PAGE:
The term crepey skin refers to when the skin looks thin and wrinkled and similar in appearance to crepe paper.
Although it is similar to wrinkles in many ways, crepey skin is not necessarily linked to old age. However, as people age, their skin can become more loose and flaccid.
Crepey skin typically affects large areas of skin and can make it noticeably more fragile and thin.
Fast facts on crepey skin:
Some over-the-counter products can help with different types of crepey skin.
People can make lifestyle changes to try and prevent crepey skin.
Hydration of the skin should also be a priority in preventing crepey skin.
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What are the causes?
Crepey skin is characterized by skin that appears thin and wrinkled. It may be caused by aging or sun damage.
Both skin type and genetics can determine whether a person gets crepey skin and it is more common in older people, not usually appearing until people are at least in their 40s.
However, the most common cause of crepey skin is from ultraviolet (UV) radiation. The American Association of Dermatology says that exposure to UV radiation is the most preventable cause of early skin damage.
The damage can result either from exposure to the sun or the use of tanning beds.
Over time, the UV radiation will break down the elastin fibers in the skin, which allow the skin to stretch and return to its normal position.
While those fibers can heal, long-term exposure to UV radiation may mean that they are unable to repair completely.
People with fair skin are particularly susceptible to crepey skin, wrinkles, skin damage, and even skin cancer caused by the exposure to UV radiation.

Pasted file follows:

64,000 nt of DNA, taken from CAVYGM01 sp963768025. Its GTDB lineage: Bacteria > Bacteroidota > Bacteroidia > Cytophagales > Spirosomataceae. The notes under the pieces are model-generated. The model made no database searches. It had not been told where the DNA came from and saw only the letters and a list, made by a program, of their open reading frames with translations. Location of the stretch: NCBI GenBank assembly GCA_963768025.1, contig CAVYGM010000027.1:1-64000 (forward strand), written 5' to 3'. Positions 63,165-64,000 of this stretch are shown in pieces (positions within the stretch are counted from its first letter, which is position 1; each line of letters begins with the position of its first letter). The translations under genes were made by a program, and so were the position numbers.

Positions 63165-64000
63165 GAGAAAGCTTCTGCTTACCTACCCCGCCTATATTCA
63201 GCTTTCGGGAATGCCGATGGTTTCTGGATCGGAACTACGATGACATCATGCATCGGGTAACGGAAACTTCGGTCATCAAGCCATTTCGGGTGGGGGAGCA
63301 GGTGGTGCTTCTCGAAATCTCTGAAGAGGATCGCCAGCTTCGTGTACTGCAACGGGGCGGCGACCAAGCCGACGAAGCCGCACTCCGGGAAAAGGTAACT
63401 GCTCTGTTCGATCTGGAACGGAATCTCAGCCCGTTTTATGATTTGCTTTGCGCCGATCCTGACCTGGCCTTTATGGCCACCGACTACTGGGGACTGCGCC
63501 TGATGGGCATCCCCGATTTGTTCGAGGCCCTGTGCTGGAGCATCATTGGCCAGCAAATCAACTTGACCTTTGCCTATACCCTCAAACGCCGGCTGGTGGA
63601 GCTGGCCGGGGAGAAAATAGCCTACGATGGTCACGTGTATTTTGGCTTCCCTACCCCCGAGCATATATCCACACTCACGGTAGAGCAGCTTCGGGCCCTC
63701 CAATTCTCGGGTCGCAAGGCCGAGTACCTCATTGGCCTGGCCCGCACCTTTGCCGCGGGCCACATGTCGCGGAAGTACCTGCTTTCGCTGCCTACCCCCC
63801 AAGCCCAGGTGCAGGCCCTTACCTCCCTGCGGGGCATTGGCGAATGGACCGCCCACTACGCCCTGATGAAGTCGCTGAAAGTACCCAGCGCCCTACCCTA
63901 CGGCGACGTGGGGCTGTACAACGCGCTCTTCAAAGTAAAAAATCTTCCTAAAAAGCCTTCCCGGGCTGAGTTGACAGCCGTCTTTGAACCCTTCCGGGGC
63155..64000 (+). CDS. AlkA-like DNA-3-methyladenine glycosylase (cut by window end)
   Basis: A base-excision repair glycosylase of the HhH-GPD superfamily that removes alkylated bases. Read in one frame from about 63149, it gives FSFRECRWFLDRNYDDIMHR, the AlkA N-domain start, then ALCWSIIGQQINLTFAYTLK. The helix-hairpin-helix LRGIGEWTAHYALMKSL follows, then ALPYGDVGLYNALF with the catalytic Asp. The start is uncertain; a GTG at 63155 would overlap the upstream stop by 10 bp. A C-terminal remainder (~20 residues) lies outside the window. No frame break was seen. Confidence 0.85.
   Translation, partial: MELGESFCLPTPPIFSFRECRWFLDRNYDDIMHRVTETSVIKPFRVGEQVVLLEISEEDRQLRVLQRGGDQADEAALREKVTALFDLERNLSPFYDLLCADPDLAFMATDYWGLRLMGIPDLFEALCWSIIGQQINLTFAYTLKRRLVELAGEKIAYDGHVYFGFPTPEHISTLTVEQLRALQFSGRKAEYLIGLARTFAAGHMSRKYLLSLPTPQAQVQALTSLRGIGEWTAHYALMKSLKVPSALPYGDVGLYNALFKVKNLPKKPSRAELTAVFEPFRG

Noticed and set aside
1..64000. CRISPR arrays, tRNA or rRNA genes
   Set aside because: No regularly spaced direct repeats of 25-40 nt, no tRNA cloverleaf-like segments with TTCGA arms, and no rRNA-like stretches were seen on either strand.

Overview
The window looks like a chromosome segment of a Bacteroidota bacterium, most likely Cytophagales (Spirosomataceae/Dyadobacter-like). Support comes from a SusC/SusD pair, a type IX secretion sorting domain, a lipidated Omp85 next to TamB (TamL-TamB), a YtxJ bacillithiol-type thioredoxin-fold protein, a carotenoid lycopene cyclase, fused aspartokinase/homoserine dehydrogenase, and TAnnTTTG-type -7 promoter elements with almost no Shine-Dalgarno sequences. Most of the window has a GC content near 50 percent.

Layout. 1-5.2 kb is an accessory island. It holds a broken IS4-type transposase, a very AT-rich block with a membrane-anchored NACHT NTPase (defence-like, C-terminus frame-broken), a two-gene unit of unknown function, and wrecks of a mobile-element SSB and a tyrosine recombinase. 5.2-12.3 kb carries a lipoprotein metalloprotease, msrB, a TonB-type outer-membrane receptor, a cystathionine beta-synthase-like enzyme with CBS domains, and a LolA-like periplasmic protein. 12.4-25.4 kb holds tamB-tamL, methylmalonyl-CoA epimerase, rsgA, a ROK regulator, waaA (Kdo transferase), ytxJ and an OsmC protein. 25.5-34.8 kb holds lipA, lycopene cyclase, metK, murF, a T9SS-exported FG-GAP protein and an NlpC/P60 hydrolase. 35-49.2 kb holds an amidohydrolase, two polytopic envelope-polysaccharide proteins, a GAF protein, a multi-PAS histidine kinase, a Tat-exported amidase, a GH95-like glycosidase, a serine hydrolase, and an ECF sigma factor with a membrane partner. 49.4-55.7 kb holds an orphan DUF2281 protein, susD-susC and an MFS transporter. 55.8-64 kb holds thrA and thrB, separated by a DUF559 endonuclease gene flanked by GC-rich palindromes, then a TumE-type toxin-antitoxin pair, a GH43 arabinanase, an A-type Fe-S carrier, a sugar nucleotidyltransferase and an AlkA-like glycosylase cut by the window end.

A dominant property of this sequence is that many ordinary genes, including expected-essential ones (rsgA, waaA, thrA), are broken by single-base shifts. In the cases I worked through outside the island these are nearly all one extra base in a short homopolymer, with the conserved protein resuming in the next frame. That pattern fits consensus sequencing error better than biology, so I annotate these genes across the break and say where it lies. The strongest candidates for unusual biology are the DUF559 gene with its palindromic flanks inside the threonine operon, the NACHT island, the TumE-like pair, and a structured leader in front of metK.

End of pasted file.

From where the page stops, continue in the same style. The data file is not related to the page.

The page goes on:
Other causes of crepey skin include:
gaining and losing substantial amounts of weight
lack of moisture in the skin
some medications, such as prednisone
There are many different treatments for crepey skin depending on how severe it is, what has caused it, and where it occurs on the body. People who have crepey skin can speak to their dermatologist to find out what is the best course of treatment for them.
Over-the-counter topical products may help to treat crepey skin.
Many over-the-counter products contain retinol, which is a member of the vitamin A family.
Other products contain alpha hydroxy acids, including glycolic acid, lactic acid, malic acid, citric acid, and tartaric acid.
It is important to use these products as directed, stop using them if they sting or burn, and limit the number of products used. Also, people should give them time to work as some can take months before having any effect.
Tretinoin is a topical prescription cream that a person can apply directly to the problem area. It is also part of the vitamin A family and is often used on the face to protect the skin from UV exposure.
Other topical treatments may contain stabilized vitamin C.
Radiofrequency or ultrasound
Dermatologists may use a radiofrequency device, ultrasound, or a pulsed light device, often known as laser treatment, to help treat crepey skin from the inside out.
The device heats up small areas of skin, putting energy deep into the skin. This procedure helps the collagen to remodel and makes the skin tighter as a result.